By James Schoettler
A recent flyer from Ramsey County now says the West 7th Modern Streetcar is “Planned to be compatible with Green and Blue Lines, so the streetcar can share tracks, power and stations.” This is an admission that it will be a light rail (LRT) vehicle, which back in 2016 Ramsey County explicitly said should not be on West 7th, because LRT requires its own dedicated guideway.
Floor height and vehicle width are the two key differences between a streetcar and LRT. For streetcars, floor height must be as low as possible for passengers to step on from the curb. And vehicle width must be as narrow as possible to limit impact on motor vehicles in adjoining lanes. Every inch makes a huge difference.
The 14-inch height of the Blue and Green Line stations precludes step-on from the curb, greatly reducing one of the most attractive aspects of a streetcar: the ability to locate stops just about anywhere. Instead, it requires full stations with 14-inch-high platforms and ramps in order to board.
Mind the Gap: In order to meet the LRT station platforms of the Blue and Green Lines with a minimal gap, Riverview’s “Modern Streetcar” must have the same width as the LRT vehicles, which is 8 feet, 8-3/8 inches. To appreciate the impact of a vehicle this wide, the maximum width of vehicles permitted on Minnesota highways is 8 feet, 6 inches. The “Modern Streetcar” in a narrow West 7th lane will be wider than the biggest truck allowed on the freeway. This is not good. Moreover, the height of the “Modern Streetcar” in operation is higher than the 13’6″ allowed on Minnesota roads.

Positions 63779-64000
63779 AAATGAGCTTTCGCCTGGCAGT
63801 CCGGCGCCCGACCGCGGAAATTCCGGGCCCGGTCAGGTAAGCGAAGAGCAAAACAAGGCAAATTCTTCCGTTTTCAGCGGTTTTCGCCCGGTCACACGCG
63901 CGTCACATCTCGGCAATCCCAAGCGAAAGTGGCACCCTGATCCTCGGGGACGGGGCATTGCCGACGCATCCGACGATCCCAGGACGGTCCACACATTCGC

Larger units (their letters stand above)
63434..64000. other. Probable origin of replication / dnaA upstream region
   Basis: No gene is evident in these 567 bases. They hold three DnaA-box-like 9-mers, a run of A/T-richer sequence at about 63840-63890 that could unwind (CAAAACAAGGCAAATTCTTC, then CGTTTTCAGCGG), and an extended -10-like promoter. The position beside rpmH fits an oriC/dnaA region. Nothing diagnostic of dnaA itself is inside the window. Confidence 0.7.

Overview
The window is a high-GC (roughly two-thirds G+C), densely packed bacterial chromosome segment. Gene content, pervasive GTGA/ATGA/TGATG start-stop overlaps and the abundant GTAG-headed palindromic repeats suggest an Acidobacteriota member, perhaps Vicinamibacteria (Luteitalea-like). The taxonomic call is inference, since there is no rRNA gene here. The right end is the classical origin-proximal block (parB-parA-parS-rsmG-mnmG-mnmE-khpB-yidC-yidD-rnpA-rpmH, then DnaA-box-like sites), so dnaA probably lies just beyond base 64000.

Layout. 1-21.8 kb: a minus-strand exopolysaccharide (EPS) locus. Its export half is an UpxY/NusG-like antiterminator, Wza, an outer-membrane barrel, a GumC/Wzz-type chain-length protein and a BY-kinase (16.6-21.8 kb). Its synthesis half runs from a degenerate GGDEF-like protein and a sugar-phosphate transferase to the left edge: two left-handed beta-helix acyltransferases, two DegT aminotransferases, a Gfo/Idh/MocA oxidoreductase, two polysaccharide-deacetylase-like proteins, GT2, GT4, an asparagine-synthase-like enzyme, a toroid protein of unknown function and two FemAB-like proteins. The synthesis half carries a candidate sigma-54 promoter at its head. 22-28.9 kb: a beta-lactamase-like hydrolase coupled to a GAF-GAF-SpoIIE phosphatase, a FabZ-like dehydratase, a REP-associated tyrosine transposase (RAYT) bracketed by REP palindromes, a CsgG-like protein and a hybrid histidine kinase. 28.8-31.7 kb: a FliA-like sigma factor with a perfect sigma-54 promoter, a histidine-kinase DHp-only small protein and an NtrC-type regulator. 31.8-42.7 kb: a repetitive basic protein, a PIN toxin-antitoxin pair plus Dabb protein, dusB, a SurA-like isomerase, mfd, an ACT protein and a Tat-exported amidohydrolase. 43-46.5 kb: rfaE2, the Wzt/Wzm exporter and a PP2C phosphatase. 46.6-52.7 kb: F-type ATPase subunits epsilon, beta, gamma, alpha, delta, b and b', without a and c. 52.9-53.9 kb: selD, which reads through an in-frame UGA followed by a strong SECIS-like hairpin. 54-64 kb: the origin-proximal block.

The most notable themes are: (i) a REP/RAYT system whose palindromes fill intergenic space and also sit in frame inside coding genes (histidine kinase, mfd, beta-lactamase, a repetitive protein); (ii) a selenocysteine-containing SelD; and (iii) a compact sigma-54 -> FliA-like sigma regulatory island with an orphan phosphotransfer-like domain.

We agree that LRT must not be on West 7th Street. But the Corridor is an essential regional LRT link, one of the three most important in the metro area, and should be on its own dedicated right-of-way. The Canadian Pacific spur is the ideal location for this LRT right-of-way.
The next time you drive along West 7th Street, imagine driving adjacent to, behind or in front of this behemoth; and remember that it’s on rails, so it cannot swerve to avoid hitting you (or a pedestrian or bicyclist).
It doesn’t have to be this way. Tell Ramsey County you want LRT on the Canadian Pacific Spur.
James Schoettler, along with Jerome Johnson, Jay Severance, Mat Hollinshead, Greg Struve, PE, Brennan Malanaphy and Joe Landsberger represent Citizen Advocates for Regional Transit (C-A-R-T), an informal association of Twin Cities executives focusing on the need for a balanced regional approach to transportation planning and development.